United States Nuclear Regulatory Commission - Protecting People and the Environment

Model Abstraction Techniques for Soil-Water Flow and Transport (NUREG/CR-6884)

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Publication Information

Manuscript Completed: September 2005
Date Published: December 2006

Prepared by:
Y.A. Pachepsky
Environmental Microbial Safety Laboratory
Agricultural Research Service
U.S. Department of Agriculture
Beltsville, Maryland 20705

M.T. Van Genuchten
George E. Brown Jr. Salinity Laboratory
Agricultural Research Service
U.S. Department of Agriculture
Riverside, California 92705

A.K. Guber, J. Simunek, M.G. Schaap
Department of Environmental Sciences
University of California Riverside
Riverside, California 92521

T.J. Nicholson, R.E Cady
Division of Systems Analysis and Regulatory Effectiveness
Office of Nuclear Regulatory Research
U.S. Nuclear Regulatory Commission
Washington, DC 20555-0001

T.J. Nicholson, NRC Project Manager

Prepared for:
Division of Systems Analysis and Regulatory Effectiveness
Office of Nuclear Regulatory Research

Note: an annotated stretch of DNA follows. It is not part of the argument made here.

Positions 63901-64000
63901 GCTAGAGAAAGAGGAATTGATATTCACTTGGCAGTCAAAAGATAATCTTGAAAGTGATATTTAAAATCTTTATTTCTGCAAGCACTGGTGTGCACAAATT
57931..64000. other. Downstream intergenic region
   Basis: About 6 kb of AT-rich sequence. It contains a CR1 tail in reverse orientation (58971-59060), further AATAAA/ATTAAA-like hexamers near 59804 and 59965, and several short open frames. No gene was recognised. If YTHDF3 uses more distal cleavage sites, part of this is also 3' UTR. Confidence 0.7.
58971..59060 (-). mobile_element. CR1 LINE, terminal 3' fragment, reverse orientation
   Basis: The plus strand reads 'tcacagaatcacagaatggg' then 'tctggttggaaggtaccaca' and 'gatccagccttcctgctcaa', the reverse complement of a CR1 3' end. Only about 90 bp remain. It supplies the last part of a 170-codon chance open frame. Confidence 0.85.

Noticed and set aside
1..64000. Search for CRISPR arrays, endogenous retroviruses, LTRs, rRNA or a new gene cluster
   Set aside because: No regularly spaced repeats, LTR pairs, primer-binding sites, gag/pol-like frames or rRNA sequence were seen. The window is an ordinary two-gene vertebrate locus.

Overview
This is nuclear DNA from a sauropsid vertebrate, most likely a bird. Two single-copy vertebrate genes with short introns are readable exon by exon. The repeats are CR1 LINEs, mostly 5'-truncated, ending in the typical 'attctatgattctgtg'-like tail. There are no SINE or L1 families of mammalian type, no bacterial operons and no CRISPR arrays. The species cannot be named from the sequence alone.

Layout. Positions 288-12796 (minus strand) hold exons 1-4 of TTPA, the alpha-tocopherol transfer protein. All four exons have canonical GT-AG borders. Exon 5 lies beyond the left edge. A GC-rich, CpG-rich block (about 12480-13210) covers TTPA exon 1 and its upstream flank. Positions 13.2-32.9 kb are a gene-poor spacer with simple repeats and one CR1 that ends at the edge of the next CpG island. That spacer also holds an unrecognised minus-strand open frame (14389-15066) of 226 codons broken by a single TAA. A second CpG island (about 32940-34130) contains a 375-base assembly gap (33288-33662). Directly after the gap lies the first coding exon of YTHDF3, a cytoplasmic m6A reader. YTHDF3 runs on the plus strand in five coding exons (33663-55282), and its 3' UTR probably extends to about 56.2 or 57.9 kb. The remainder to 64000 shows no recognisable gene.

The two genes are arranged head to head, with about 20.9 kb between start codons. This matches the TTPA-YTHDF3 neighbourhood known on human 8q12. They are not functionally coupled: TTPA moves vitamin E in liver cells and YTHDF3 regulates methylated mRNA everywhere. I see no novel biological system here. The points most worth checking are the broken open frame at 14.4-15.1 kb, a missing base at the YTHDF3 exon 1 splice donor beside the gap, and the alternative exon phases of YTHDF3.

U.S. Nuclear Regulatory Commission
Washington, DC 20555-0001

NRC Job Code Y6724

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Abstract

This report describes the methodology of model abstraction in subsurface hydrology. Model abstraction is defined as the methodology for reducing the complexity of a simulation model while maintaining the validity of the simulation results with respect to the question that the simulation is being used to address. The need in model abstraction may stem from the need to improve the reliability and reduce uncertainty of simulations, to make the modeling and its results more explicable and transparent to the end users, and to enable more efficient use of available resources in data collection and computations. A comprehensive review of model simplification techniques developed in subsurface hydrology is included. Abstractions of both model structure and model parameter determination are described. A systematic and objective approach to model abstraction is outlined. A case study is presented that is designed to illustrate how model abstraction can affect performance assessment of contaminant migration at a relatively humid site. Although the model abstraction methodology is generic, it is designed to be of practical use to NRC licensing staff in their review of the performance assessment of decommissioning sites and waste disposal facilities. The model abstraction process provides a systematic approach to understand the adequacy of model simplification, and facilitates communication and transparency of the model to regulators, stakeholders, and the general public.

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